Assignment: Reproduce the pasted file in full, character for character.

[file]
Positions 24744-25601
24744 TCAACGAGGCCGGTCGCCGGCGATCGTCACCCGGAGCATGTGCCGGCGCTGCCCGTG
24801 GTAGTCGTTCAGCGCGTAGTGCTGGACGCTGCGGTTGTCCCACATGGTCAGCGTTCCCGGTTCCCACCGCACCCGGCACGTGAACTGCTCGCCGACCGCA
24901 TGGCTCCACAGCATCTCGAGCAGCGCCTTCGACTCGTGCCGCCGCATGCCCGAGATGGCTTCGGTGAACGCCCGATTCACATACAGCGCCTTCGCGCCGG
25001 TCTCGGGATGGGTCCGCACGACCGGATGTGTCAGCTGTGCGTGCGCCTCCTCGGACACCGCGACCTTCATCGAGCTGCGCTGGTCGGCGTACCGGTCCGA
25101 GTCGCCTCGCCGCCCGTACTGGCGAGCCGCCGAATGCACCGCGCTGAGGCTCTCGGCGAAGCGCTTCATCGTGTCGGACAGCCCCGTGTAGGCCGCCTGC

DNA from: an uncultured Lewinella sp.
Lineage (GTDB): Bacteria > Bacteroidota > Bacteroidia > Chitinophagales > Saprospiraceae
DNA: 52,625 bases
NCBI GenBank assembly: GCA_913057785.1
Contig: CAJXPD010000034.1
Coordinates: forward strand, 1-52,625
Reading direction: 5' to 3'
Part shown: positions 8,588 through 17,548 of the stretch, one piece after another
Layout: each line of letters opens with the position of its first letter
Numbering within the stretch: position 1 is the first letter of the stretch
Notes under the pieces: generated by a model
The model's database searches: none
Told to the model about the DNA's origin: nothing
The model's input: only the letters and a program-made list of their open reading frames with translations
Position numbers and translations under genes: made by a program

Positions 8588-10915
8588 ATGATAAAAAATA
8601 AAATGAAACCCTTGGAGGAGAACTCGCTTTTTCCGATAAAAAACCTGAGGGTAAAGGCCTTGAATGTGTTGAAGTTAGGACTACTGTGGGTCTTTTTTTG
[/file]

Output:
Positions 24744-25601
24744 TCAACGAGGCCGGTCGCCGGCGATCGTCACCCGGAGCATGTGCCGGCGCTGCCCGTG
24801 GTAGTCGTTCAGCGCGTAGTGCTGGACGCTGCGGTTGTCCCACATGGTCAGCGTTCCCGGTTCCCACCGCACCCGGCACGTGAACTGCTCGCCGACCGCA
24901 TGGCTCCACAGCATCTCGAGCAGCGCCTTCGACTCGTGCCGCCGCATGCCCGAGATGGCTTCGGTGAACGCCCGATTCACATACAGCGCCTTCGCGCCGG
25001 TCTCGGGATGGGTCCGCACGACCGGATGTGTCAGCTGTGCGTGCGCCTCCTCGGACACCGCGACCTTCATCGAGCTGCGCTGGTCGGCGTACCGGTCCGA
25101 GTCGCCTCGCCGCCCGTACTGGCGAGCCGCCGAATGCACCGCGCTGAGGCTCTCGGCGAAGCGCTTCATCGTGTCGGACAGCCCCGTGTAGGCCGCCTGC

DNA from: an uncultured Lewinella sp.
Lineage (GTDB): Bacteria > Bacteroidota > Bacteroidia > Chitinophagales > Saprospiraceae
DNA: 52,625 bases
NCBI GenBank assembly: GCA_913057785.1
Contig: CAJXPD010000034.1
Coordinates: forward strand, 1-52,625
Reading direction: 5' to 3'
Part shown: positions 8,588 through 17,548 of the stretch, one piece after another
Layout: each line of letters opens with the position of its first letter
Numbering within the stretch: position 1 is the first letter of the stretch
Notes under the pieces: generated by a model
The model's database searches: none
Told to the model about the DNA's origin: nothing
The model's input: only the letters and a program-made list of their open reading frames with translations
Position numbers and translations under genes: made by a program

Positions 8588-10915
8588 ATGATAAAAAATA
8601 AAATGAAACCCTTGGAGGAGAACTCGCTTTTTCCGATAAAAAACCTGAGGGTAAAGGCCTTGAATGTGTTGAAGTTAGGACTACTGTGGGTCTTTTTTTG